India Requests Canada to Withdraw Diplomatic Staff Amid the Escalating Crisis
India has called for Canada to withdraw approximately 40 of its diplomatic staff from India, marking a significant escalation in the ongoing diplomatic crisis between the two nations. Those who remain beyond October 10 may lose their diplomatic immunity, as initially reported by the Financial Times.
The crisis emerged when Canada suggested that India may have been involved in the assassination of a Sikh separatist leader on Canadian soil. India vehemently denied the allegation. Since this dispute began, India has asked for parity in diplomatic missions, given that Canada has a more extensive diplomatic presence in Delhi than India has in Ottawa.
Canadian Prime Minister Justin Trudeau stated that he does not seek to further escalate tensions with India. He emphasised Canada’s commitment to engage responsibly and constructively with the Indian government.
The heightened tensions between India and Canada, traditionally close allies, stem from Trudeau’s statement in September suggesting Indian involvement in the killing of Hardeep Singh Nijjar on June 18. Nijjar, a Canadian citizen, was shot dead by two masked gunmen near a Sikh temple in British Columbia. India had designated him as a terrorist in 2020.
India rejected the accusation but expressed its willingness to examine any specific information provided by Canada. Both countries subsequently expelled a diplomat from the other’s nation.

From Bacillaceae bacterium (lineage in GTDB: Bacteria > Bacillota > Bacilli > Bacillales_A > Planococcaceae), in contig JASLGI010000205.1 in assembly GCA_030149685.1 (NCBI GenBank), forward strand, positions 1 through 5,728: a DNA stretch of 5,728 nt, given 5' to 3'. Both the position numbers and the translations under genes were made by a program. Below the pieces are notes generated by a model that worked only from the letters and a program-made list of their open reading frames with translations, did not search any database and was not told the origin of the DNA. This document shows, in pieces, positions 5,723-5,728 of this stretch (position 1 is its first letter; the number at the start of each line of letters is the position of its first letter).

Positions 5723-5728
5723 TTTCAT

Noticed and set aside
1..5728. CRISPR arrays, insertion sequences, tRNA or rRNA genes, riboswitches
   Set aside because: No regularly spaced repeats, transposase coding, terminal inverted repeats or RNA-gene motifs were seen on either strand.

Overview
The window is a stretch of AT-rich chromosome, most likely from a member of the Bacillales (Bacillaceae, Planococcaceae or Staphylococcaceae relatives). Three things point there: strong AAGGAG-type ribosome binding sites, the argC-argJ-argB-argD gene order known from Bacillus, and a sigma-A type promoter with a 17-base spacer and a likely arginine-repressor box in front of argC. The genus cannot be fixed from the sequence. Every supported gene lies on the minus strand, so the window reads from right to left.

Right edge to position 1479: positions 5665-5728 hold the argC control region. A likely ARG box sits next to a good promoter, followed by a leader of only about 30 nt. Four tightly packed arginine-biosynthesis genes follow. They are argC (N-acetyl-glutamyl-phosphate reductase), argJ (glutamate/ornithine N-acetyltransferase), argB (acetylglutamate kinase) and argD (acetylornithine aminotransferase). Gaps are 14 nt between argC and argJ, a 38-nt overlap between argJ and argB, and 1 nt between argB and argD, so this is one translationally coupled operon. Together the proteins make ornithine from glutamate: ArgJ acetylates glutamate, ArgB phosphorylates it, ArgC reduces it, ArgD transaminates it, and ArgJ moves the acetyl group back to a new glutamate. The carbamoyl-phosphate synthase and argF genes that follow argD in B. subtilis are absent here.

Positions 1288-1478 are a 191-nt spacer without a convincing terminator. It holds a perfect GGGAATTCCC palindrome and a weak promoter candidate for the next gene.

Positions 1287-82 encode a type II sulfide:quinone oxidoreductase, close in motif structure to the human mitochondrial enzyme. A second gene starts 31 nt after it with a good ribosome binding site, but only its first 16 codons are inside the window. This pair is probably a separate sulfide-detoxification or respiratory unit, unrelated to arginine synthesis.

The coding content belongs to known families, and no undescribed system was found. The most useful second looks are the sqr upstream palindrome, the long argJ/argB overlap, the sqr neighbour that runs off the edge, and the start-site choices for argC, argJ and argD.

On September 21, India ceased issuing visas to Canadian citizens, citing “security threats” at its missions in Canada. India also called for parity in rank and diplomatic strength between the two countries’ diplomatic missions, citing Canadian diplomatic interference in its internal affairs.
Canada announced a reduction in its personnel in India, citing threats to diplomats on social media amid heightened tensions. Despite this, Canada’s visa services in India remain operational.
The United States, the United Kingdom, and Australia have urged India to cooperate with Canada’s investigation into the matter.
The Indian government has consistently reacted strongly to the demands of Sikh separatists in Western countries advocating for Khalistan, a separate Sikh homeland. Hardeep Singh Nijjar was an active supporter of the Khalistan movement, which saw a violent insurgency in India’s Sikh-majority Punjab state in the 1980s that was eventually suppressed by force.